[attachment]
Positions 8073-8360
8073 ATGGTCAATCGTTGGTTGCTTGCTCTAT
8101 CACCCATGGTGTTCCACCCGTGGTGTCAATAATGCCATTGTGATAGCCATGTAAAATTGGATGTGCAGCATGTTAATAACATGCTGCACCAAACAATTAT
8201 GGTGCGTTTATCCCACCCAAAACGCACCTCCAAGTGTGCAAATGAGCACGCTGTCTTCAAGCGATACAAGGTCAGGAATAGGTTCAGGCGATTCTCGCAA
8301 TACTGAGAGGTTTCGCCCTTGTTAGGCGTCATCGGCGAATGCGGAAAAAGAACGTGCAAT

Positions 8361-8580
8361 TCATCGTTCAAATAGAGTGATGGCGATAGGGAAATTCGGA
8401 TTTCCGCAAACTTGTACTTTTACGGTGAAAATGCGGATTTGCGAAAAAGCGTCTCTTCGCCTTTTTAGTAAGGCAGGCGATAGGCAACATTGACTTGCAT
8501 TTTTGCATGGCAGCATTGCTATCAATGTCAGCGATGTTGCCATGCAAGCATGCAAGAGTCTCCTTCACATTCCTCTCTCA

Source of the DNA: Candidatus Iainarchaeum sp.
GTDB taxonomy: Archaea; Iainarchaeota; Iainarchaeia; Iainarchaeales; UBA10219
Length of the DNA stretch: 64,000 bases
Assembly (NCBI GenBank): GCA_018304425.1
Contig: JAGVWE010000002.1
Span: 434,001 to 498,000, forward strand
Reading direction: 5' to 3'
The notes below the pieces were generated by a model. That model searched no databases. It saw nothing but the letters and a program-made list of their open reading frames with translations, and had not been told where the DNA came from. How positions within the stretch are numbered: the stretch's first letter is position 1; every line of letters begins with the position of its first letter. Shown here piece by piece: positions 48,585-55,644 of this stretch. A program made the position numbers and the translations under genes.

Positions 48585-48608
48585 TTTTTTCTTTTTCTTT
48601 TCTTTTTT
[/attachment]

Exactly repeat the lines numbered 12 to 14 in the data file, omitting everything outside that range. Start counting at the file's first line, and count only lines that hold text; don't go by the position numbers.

Length of the DNA stretch: 64,000 bases
Assembly (NCBI GenBank): GCA_018304425.1
Contig: JAGVWE010000002.1